Can I take back my former name?
Yes. The judge must give you back a former name if you ask for it in a divorce.

What is mediation?
Mediation is one or more private counseling sessions in which a trained person tries to help you and your spouse reach an agreement. The judge might order both of you to go to mediation in an attempt to agree on divorce issues such as child custody, support, parenting time and property division.

All mediation proceedings are private and confidential. Neither party is required to agree to any solutions proposed by the mediator. If you are able to reach agreement on some or all of the issues, a written summary of that agreement is usually sent to the lawyers by the mediator.

If you and your spouse cannot agree and one of you will challenge the divorce issues in court, a judge will have to make a decision about the issues.

What is a legal separation?
A legal separation is a court order that states who gets the children, who pays support for the children, whether spousal support is ordered, and who gets what property. You might want a legal separation if your religious beliefs prohibit divorce, if you or your spouse have not lived in Wisconsin long enough to file for divorce, or if one of you needs to be covered by the other’s medical insurance. A legal separation costs about the same as a divorce. Filing for legal separation does not prevent a divorce from being filed. The main difference between a legal separation and a divorce is that you are still married after a legal separation. Therefore, you still have the right to inherit property from your spouse if you are legally separated. If you are divorced, you lose that right.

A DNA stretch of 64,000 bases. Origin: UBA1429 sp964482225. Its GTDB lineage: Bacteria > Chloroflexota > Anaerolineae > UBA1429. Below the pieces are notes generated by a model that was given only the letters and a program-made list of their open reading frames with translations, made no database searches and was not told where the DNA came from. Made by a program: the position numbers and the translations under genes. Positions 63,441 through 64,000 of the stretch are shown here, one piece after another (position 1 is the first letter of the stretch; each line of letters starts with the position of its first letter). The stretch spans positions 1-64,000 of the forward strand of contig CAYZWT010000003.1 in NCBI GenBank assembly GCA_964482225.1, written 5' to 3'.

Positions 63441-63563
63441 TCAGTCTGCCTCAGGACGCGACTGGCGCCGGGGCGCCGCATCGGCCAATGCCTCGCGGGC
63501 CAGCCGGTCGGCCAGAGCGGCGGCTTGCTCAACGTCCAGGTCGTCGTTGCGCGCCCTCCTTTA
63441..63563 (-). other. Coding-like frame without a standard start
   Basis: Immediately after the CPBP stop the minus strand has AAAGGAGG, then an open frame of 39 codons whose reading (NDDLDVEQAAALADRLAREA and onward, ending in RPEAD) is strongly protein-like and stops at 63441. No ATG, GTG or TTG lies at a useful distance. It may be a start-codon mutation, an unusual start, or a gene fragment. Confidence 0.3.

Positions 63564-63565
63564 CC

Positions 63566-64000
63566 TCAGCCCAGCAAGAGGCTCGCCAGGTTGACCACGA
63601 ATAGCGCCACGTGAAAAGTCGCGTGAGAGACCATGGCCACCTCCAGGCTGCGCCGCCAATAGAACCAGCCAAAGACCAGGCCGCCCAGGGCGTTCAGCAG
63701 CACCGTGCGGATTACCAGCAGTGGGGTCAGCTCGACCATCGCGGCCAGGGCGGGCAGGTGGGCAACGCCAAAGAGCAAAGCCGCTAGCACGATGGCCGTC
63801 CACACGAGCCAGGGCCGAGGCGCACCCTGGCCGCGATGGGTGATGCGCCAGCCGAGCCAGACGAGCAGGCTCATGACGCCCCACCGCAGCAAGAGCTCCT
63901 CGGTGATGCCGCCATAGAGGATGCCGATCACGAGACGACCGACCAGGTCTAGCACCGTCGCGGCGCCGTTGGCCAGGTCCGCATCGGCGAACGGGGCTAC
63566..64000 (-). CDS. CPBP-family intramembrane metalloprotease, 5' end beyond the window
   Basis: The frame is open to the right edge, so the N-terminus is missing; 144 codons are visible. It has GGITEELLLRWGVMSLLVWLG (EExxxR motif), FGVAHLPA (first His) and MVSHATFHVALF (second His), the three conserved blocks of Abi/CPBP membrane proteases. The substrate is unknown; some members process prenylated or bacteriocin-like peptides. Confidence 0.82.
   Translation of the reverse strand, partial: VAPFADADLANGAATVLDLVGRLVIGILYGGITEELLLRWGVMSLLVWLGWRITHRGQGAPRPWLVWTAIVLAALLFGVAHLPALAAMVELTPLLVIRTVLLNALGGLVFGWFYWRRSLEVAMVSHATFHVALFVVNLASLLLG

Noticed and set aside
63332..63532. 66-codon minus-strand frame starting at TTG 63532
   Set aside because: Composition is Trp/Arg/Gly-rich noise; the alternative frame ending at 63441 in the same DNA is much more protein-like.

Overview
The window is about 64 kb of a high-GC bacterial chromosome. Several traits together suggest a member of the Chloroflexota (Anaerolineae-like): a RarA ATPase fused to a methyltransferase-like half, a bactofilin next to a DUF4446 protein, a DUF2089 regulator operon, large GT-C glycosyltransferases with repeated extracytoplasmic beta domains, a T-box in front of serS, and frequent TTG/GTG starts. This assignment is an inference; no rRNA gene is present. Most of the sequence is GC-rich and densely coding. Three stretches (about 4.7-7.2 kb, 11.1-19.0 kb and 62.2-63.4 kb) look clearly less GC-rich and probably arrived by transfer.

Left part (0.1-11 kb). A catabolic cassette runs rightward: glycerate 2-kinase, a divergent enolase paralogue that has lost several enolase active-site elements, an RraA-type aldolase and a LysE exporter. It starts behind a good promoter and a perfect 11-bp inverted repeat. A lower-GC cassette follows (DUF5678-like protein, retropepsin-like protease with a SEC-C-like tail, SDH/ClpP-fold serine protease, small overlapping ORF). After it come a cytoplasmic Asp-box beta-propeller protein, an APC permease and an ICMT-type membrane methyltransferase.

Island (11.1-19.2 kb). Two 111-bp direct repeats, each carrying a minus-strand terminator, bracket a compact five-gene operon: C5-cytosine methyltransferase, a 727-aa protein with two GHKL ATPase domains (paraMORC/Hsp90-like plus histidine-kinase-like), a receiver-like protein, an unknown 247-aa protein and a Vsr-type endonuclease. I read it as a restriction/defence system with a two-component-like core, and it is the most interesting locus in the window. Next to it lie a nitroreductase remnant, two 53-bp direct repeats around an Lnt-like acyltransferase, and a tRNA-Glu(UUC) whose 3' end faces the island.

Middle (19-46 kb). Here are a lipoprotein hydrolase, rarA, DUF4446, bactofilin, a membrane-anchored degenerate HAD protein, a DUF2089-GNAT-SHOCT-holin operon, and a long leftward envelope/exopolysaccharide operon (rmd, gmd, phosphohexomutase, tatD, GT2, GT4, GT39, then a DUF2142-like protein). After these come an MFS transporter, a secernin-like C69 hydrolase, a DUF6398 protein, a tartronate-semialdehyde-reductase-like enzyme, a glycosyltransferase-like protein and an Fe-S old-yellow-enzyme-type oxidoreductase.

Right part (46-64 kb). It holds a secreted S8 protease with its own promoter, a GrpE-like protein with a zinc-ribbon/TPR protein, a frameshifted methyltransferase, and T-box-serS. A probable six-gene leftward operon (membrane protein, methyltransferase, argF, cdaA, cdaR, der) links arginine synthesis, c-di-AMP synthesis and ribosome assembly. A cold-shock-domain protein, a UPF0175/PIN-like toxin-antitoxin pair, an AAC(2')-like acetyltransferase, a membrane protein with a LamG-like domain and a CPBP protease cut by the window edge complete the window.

Our Attorneys Who Practice Family Law

  • Brian L. Mares